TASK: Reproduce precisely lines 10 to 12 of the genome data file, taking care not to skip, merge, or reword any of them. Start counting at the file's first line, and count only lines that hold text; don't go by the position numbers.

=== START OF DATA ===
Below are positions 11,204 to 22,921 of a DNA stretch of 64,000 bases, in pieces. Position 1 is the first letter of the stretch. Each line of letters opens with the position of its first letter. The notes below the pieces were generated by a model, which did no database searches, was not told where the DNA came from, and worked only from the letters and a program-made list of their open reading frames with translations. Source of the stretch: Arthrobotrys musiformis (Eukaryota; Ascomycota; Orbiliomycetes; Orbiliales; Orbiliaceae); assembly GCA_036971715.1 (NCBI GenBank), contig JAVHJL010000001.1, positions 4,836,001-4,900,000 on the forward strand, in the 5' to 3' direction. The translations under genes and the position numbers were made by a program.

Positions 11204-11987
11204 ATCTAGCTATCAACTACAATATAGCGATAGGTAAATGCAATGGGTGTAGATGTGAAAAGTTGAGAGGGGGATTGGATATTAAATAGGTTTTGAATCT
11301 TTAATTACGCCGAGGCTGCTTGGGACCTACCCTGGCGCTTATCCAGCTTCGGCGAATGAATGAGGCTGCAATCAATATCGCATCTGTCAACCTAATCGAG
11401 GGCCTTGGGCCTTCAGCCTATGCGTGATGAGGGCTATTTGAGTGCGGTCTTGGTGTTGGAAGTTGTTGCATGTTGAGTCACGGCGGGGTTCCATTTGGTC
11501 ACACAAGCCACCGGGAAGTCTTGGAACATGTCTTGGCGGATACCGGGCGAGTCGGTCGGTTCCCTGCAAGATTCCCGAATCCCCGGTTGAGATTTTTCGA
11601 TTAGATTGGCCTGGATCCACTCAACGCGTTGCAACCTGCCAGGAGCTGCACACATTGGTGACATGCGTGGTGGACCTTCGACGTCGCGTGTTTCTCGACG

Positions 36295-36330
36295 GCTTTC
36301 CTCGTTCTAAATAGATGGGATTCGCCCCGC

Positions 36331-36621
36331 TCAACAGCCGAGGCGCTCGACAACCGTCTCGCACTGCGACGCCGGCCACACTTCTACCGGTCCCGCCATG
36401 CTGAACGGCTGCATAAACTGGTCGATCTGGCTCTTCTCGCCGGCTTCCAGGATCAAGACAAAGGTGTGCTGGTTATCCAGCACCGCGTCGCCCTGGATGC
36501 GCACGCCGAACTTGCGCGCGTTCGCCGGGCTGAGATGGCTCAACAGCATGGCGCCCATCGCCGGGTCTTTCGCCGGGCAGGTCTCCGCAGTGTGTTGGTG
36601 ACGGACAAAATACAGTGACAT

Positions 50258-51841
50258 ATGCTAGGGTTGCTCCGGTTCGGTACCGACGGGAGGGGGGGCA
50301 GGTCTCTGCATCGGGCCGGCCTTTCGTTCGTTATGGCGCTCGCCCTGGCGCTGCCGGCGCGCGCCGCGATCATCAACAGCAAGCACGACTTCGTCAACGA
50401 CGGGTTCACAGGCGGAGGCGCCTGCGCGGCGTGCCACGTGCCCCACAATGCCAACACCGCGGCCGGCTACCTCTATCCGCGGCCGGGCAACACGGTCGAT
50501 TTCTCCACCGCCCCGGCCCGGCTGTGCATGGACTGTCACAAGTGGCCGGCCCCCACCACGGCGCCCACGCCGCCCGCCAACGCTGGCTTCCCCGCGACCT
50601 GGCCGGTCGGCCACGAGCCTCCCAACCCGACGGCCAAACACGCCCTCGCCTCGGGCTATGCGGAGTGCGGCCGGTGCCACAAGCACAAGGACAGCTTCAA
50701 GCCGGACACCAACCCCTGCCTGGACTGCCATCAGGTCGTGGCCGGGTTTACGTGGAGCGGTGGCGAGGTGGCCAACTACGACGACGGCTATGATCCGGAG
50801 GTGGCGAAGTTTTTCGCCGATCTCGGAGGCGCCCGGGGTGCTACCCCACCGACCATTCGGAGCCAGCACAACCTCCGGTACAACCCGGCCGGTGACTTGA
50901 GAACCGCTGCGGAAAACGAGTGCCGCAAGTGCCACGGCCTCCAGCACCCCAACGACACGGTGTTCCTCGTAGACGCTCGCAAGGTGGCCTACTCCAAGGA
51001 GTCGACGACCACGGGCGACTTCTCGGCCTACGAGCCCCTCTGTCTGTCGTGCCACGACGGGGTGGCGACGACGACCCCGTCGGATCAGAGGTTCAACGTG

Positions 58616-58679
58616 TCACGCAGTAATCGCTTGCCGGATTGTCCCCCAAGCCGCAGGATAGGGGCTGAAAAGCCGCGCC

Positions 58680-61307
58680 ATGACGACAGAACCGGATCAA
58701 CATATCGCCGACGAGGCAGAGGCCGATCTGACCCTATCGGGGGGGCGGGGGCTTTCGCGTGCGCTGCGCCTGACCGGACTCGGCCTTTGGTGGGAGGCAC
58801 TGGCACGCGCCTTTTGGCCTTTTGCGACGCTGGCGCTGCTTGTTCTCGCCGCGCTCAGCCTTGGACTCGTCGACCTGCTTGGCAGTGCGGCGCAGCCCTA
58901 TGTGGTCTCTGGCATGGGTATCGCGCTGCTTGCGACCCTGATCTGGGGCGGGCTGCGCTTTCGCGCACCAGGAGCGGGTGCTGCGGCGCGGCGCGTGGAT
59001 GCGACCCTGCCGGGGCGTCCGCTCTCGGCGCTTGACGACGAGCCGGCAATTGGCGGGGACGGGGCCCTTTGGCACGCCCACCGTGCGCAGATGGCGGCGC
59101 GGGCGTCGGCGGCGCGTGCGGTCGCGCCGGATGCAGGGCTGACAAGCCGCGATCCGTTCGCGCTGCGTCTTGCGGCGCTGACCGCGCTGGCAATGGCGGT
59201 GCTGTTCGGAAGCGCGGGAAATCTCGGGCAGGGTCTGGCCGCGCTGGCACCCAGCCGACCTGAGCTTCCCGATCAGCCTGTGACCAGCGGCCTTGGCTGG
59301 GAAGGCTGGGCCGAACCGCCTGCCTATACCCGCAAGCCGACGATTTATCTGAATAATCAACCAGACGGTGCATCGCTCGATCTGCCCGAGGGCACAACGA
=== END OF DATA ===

36301 CTCGTTCTAAATAGATGGGATTCGCCCCGC

Positions 36331-36621
36331 TCAACAGCCGAGGCGCTCGACAACCGTCTCGCACTGCGACGCCGGCCACACTTCTACCGGTCCCGCCATG